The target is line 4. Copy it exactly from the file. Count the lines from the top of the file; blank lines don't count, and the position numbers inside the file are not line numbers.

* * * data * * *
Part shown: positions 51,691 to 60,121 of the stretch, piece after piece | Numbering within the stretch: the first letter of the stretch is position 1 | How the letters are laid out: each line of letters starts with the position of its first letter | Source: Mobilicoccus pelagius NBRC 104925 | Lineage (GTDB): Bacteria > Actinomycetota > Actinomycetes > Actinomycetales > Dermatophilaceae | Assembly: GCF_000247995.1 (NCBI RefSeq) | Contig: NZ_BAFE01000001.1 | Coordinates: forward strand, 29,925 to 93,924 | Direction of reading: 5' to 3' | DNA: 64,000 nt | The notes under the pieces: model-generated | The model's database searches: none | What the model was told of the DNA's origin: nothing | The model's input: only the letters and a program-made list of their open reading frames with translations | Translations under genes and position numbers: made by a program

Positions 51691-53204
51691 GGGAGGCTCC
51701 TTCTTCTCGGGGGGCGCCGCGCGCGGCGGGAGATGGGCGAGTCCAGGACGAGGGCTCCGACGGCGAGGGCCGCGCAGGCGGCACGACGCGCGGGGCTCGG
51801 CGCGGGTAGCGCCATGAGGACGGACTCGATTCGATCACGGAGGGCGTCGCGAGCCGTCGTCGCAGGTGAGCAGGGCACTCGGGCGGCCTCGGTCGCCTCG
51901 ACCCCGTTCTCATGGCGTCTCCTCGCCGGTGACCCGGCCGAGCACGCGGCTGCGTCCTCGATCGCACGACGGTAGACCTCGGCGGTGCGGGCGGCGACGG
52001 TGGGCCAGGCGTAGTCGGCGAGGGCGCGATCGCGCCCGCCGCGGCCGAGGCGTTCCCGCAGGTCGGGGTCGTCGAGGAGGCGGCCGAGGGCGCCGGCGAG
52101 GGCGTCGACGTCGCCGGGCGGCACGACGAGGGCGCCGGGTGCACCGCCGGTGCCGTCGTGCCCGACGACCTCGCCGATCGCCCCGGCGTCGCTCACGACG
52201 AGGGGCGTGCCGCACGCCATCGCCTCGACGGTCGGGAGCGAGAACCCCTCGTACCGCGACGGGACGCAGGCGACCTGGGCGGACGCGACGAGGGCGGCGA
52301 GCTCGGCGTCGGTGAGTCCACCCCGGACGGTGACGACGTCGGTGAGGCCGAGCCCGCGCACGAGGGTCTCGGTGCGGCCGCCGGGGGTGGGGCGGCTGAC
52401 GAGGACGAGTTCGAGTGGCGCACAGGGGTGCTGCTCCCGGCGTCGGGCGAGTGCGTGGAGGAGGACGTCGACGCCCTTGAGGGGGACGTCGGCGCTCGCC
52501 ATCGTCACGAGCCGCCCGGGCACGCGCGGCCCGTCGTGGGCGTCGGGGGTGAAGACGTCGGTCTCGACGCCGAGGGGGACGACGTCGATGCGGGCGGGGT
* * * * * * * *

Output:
51701 TTCTTCTCGGGGGGCGCCGCGCGCGGCGGGAGATGGGCGAGTCCAGGACGAGGGCTCCGACGGCGAGGGCCGCGCAGGCGGCACGACGCGCGGGGCTCGG